Death On The Pier By Jamie West Book Review


Reviewed by Lindsay Burton

Death on the Pier is a delightfully theatrical murder mystery and utterly perfect for fans of Richard Osman, Anthony Horowitz and, of course, Agatha Christie!

After an unsuspecting audience witnesses the shot-and-kill of his leading lady on stage, renowned playwright Bertie Carroll takes on the role of a real-life detective. It takes some time for the cast of suspects backstage to realize the terrifying truth after the curtain fall and the applause subsides. Nevertheless, while motives and secrets come to light, the murderer is still on the loose.

I absolutely love murder mysteries. The ones that are just a little bit humorous, a little less genuine, and I can close my eyes without worrying that a killer is waiting outside my door, not the really dark thriller-type ones where it’s all too close to home and it’s going to give me nightmares. Despite it not being comedic, this book had an air of old-world splendour that gave it an Agatha Christie-like quality. There were so many clever red herrings.
Whatever else may be said, this is Agatha Christie, written for a contemporary readership yet taking place in her prime.

This charming, riveting cozy mystery set in the ’30s features some of my absolute favourite things: an appealing Brighton setting, theatre, a sleuth who gets caught up in a locked-room murder mystery, a detective (and hopefully, a future love interest) who encourages amateur sleuthing, some strange and very suspicious side characters, and a hint of slow burning romance that already has me hooked. A well-constructed, detailed and riveting murder mystery, I absolutely loved the plot. The Agatha Christie-like atmosphere of the book drew me into it: I couldn’t put it down.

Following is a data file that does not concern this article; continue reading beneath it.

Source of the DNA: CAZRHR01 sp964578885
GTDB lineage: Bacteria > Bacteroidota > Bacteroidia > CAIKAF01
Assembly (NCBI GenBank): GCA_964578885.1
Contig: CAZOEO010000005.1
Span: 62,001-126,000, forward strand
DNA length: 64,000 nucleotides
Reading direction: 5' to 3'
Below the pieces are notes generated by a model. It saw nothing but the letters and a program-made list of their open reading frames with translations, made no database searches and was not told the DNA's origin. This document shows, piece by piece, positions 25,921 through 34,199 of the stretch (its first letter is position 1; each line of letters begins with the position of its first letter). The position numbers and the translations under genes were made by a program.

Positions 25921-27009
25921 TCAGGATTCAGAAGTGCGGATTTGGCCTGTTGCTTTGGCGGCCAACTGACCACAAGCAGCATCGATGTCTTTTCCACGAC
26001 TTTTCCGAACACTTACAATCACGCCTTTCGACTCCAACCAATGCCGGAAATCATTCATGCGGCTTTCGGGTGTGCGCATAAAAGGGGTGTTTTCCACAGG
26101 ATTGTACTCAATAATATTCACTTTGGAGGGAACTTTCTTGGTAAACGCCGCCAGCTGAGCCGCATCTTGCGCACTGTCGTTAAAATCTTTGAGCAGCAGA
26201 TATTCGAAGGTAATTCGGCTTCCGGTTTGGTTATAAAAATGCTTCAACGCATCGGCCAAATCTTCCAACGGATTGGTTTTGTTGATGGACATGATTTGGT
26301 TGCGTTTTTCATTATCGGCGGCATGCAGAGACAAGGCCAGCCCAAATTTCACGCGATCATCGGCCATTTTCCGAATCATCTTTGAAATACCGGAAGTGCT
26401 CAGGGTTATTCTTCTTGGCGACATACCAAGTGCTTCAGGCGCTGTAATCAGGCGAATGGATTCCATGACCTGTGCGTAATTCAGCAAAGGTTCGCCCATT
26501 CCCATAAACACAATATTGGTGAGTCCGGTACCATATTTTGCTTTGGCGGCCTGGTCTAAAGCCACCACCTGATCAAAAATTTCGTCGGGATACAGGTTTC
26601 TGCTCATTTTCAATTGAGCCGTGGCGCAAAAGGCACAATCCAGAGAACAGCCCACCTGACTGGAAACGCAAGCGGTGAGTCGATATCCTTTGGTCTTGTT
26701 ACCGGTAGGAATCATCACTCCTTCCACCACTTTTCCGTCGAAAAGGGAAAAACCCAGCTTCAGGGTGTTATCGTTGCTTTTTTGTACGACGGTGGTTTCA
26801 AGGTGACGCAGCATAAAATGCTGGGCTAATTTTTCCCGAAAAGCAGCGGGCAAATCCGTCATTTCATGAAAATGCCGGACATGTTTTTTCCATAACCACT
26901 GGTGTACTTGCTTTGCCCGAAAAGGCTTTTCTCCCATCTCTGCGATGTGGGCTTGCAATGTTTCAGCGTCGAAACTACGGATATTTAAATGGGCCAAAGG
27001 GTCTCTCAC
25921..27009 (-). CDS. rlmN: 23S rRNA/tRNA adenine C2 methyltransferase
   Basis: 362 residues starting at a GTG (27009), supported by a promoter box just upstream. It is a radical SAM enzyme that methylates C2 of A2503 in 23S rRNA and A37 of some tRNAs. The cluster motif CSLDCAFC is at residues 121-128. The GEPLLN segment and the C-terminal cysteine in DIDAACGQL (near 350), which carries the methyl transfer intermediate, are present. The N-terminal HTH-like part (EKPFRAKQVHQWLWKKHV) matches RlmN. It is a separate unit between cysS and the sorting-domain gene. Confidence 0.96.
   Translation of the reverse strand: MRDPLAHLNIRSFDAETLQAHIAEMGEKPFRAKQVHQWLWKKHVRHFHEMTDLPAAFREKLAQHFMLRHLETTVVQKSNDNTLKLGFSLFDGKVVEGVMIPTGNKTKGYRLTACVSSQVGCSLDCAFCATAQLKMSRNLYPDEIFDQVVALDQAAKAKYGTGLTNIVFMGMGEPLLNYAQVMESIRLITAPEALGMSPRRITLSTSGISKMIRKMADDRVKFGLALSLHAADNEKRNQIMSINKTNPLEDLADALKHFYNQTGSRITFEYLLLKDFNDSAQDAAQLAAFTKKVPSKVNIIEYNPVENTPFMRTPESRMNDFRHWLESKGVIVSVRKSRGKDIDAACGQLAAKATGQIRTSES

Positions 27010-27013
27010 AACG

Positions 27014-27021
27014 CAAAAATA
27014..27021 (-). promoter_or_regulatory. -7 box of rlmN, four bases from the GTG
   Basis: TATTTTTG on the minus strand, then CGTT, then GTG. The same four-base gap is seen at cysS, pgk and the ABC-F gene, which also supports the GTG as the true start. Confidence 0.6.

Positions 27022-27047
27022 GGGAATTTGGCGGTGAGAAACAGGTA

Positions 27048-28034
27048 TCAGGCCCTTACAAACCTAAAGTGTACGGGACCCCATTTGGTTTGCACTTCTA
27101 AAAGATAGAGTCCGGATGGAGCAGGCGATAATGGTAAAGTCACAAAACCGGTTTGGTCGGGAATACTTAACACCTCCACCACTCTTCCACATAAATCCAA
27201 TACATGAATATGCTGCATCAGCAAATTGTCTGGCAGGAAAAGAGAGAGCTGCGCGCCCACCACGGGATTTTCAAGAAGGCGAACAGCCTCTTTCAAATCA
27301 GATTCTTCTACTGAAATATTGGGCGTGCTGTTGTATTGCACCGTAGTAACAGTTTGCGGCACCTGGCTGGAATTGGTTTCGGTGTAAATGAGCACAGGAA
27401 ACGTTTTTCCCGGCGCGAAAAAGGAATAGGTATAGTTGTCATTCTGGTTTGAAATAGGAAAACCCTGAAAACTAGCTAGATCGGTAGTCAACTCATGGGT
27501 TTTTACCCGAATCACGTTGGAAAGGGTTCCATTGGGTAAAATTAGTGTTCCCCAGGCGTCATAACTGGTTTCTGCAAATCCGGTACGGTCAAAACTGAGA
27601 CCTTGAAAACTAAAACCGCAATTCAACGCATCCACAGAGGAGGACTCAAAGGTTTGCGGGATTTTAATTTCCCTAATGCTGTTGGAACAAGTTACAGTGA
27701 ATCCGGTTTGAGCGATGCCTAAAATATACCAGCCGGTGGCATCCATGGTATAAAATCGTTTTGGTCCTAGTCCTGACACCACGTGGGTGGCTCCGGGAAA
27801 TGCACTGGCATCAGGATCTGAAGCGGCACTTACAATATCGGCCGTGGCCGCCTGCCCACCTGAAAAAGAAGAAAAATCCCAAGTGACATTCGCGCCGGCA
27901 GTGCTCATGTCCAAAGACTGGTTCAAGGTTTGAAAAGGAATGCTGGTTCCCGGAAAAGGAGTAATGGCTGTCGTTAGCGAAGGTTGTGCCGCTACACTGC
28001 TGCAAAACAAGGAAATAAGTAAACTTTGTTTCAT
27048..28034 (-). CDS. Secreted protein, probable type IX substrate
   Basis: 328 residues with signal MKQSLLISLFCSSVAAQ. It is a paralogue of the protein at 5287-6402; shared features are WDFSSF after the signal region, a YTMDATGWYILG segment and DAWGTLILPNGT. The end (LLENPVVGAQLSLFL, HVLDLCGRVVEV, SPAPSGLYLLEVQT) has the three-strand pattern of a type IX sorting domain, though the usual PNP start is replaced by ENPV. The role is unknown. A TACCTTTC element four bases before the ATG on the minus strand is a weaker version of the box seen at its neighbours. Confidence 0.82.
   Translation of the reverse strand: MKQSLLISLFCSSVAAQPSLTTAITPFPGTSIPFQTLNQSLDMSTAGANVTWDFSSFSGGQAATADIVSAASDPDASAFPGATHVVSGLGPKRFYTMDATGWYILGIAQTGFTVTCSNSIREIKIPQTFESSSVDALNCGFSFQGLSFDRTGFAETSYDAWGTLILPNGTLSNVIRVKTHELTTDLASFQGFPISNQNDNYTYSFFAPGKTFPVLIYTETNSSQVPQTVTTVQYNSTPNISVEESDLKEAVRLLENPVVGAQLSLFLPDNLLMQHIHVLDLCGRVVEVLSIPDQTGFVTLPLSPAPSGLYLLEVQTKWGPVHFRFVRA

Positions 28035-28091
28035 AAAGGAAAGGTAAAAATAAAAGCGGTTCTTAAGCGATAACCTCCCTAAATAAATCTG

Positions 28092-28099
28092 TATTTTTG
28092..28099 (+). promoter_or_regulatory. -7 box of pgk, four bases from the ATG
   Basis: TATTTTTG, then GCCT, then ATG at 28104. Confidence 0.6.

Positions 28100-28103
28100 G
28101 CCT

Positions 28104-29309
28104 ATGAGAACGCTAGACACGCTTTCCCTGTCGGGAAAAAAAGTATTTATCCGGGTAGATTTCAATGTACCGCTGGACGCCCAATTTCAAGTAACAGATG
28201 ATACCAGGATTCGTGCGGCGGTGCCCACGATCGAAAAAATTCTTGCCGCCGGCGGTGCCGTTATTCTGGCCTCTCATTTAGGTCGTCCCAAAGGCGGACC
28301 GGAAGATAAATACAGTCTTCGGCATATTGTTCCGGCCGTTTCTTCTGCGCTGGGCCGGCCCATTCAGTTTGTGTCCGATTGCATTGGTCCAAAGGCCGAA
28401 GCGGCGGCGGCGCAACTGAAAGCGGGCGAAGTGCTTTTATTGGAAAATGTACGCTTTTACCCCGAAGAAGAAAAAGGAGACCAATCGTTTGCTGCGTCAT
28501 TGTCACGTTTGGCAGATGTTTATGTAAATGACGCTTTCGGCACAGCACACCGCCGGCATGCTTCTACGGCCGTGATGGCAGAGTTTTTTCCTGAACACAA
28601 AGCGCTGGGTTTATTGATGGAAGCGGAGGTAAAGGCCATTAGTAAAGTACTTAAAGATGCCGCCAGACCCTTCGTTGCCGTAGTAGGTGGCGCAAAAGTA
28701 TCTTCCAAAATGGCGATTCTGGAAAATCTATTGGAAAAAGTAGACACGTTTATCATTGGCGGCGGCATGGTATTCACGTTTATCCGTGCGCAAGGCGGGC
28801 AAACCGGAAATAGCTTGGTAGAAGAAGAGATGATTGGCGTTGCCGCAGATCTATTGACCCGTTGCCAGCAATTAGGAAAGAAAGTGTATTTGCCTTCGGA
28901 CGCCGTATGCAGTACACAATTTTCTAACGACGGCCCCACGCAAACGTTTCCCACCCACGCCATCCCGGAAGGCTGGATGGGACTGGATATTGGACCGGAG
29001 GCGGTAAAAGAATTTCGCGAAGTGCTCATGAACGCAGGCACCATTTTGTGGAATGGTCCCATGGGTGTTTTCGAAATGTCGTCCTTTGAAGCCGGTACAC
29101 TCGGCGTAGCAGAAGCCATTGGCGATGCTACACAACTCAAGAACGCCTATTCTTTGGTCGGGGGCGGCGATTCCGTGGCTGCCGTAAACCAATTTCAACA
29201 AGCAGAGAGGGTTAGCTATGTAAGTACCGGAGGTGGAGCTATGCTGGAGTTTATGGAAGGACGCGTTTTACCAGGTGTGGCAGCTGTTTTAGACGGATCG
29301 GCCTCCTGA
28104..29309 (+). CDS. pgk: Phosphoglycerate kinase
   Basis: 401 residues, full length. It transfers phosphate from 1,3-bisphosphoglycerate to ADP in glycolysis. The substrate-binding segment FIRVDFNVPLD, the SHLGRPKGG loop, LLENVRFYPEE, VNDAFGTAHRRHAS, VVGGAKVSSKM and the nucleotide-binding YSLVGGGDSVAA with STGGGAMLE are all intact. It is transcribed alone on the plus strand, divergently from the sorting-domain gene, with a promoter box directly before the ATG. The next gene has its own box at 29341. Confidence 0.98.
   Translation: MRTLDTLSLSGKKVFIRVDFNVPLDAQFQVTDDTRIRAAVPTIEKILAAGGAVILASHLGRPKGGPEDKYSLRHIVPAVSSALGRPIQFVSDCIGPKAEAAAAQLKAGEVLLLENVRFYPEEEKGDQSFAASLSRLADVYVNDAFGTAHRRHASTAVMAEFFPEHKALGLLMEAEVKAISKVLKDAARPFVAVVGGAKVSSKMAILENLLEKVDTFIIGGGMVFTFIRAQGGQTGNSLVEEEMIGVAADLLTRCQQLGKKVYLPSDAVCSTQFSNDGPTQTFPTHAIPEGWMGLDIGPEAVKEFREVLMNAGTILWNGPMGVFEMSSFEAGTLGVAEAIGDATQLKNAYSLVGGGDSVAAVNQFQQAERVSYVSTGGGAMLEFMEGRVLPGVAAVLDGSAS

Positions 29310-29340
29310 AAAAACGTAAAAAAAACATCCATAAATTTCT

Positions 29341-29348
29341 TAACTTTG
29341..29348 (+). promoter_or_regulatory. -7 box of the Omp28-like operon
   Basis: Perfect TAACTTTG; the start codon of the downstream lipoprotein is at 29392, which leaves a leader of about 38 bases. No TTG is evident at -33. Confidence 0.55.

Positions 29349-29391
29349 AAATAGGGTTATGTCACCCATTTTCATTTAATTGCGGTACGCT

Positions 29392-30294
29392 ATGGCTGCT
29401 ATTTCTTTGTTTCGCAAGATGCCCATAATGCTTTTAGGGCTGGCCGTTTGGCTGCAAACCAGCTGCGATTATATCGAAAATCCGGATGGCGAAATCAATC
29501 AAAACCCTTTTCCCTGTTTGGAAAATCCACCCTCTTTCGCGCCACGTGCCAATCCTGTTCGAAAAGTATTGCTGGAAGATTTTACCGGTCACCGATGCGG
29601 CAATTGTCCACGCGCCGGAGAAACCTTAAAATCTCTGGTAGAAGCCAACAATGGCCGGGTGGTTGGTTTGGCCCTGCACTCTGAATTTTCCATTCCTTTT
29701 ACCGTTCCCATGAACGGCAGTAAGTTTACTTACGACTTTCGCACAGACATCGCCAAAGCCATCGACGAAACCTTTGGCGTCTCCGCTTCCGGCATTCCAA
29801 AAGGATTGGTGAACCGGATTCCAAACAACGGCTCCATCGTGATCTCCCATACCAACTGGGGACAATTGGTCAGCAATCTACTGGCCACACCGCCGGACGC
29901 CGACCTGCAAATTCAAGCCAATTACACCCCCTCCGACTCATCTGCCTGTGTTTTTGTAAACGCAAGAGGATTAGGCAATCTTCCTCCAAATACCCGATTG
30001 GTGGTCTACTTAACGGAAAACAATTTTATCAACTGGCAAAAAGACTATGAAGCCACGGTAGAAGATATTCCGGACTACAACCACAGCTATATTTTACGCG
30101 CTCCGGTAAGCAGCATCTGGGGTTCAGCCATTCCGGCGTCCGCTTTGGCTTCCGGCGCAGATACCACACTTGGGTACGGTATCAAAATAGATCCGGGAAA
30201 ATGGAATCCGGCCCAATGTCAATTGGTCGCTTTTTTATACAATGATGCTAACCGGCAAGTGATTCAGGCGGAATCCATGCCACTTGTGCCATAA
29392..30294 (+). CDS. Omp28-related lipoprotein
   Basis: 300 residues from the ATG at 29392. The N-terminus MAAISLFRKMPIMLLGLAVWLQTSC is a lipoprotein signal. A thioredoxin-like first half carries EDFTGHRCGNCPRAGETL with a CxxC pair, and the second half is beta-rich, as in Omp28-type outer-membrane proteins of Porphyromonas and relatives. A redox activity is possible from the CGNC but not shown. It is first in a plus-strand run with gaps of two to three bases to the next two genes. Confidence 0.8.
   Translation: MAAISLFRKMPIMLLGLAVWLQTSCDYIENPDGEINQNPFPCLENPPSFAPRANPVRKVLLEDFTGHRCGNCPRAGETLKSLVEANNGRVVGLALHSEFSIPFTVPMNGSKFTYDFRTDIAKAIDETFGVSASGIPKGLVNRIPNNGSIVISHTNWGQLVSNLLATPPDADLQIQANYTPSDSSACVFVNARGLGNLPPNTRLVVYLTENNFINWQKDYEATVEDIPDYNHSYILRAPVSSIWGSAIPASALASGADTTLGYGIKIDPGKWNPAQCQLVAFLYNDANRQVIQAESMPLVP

Furthermore, I enjoyed the meta-theatrical aspect of the plot, the play inside a play connection it evoked (perhaps, the murder mystery within a murder mystery), and the dramatic entrances and reveal. As the author describes and describes the theatre, the reader is able to sense how much passion and knowledge the author has for it. It was a great pleasure for me to see Brighton depicted in a novel for the first time, and because I’ve visited Brighton so many times (I even saw a show there), I liked being able to visualize the setting and the atmosphere of the novel.

The thing I was missing was character development. Despite knowing that cosy mysteries are more about the plot, I still felt like there was something missing that would have completely captured my heart. Although I enjoyed Bertie’s narrator’s voice, I was missing a bit: his backstory and character definition. Similar thoughts ran through my mind when I thought about Hugh: he is an enigma: we hardly understand him, his motives, his personality, or his reasons for seeking out Bertie after all these years. It was nice reading about Bertie and Hugh as they question each suspect and discover more motives as they moved through the case. Because there were a lot of motives. In the next book, we should find out more about that since this is the first novel in a series. Furthermore, I hope their relationship gets the attention it deserves: I know this isn’t a romance, but the chemistry between them is evident, so fingers crossed they will develop into something more.

Rating: Anyway, I highly recommend this novel – rate it as 4/5.  My anticipation for the next book is already building.
This book would make a fabulous stocking filler this Christmas.

RRP and Buy Link: It retails at £9.99 and can be purchased from Amazon here.

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